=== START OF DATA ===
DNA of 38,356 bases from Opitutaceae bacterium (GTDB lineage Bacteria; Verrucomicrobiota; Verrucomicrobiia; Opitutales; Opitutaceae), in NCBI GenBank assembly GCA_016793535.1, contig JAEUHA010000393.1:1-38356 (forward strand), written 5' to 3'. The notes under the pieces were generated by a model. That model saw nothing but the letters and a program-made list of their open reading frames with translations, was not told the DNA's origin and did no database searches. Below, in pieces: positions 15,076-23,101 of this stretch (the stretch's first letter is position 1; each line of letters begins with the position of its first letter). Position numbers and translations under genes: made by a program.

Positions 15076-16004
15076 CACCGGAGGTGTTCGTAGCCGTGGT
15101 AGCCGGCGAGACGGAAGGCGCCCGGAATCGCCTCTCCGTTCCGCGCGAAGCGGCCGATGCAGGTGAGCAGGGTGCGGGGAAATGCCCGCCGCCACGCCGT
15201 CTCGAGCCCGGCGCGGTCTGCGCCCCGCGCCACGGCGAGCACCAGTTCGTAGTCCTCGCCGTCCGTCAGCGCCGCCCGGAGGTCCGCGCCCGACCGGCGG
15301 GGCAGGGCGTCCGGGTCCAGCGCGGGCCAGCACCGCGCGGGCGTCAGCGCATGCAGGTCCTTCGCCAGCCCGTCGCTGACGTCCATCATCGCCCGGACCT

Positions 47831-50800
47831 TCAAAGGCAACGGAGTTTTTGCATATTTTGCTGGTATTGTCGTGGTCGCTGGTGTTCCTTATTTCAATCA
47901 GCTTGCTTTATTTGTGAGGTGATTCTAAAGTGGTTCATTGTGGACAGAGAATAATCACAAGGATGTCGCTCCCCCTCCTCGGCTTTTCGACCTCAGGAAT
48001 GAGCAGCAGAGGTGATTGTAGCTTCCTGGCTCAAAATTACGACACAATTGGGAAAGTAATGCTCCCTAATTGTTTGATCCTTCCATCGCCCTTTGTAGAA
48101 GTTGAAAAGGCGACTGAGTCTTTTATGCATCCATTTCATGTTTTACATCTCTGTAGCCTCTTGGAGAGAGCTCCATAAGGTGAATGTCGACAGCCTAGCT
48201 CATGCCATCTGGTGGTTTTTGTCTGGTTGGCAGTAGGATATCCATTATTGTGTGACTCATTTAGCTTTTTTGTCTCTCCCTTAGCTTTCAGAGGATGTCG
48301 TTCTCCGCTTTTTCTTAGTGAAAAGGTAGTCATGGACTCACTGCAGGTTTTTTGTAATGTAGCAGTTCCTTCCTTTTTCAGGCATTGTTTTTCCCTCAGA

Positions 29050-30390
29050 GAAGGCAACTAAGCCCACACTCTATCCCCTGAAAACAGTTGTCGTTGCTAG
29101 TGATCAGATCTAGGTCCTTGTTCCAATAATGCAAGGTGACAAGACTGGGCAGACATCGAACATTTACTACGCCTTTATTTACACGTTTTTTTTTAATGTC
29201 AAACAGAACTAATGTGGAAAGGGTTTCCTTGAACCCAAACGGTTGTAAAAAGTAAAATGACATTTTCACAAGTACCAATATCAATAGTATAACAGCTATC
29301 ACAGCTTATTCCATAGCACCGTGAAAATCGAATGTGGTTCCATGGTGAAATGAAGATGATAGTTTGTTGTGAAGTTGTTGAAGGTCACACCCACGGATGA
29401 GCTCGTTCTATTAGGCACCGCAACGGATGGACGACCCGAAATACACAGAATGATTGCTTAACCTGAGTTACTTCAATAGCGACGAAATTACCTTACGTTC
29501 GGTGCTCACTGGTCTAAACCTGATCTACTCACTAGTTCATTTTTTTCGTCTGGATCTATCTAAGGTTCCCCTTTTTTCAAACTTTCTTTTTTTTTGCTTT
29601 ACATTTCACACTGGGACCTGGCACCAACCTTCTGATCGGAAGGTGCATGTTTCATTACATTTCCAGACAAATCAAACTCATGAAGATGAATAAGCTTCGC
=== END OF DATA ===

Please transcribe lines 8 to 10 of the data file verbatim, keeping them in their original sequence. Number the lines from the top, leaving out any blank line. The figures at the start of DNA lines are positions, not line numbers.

47831 TCAAAGGCAACGGAGTTTTTGCATATTTTGCTGGTATTGTCGTGGTCGCTGGTGTTCCTTATTTCAATCA
47901 GCTTGCTTTATTTGTGAGGTGATTCTAAAGTGGTTCATTGTGGACAGAGAATAATCACAAGGATGTCGCTCCCCCTCCTCGGCTTTTCGACCTCAGGAAT
48001 GAGCAGCAGAGGTGATTGTAGCTTCCTGGCTCAAAATTACGACACAATTGGGAAAGTAATGCTCCCTAATTGTTTGATCCTTCCATCGCCCTTTGTAGAA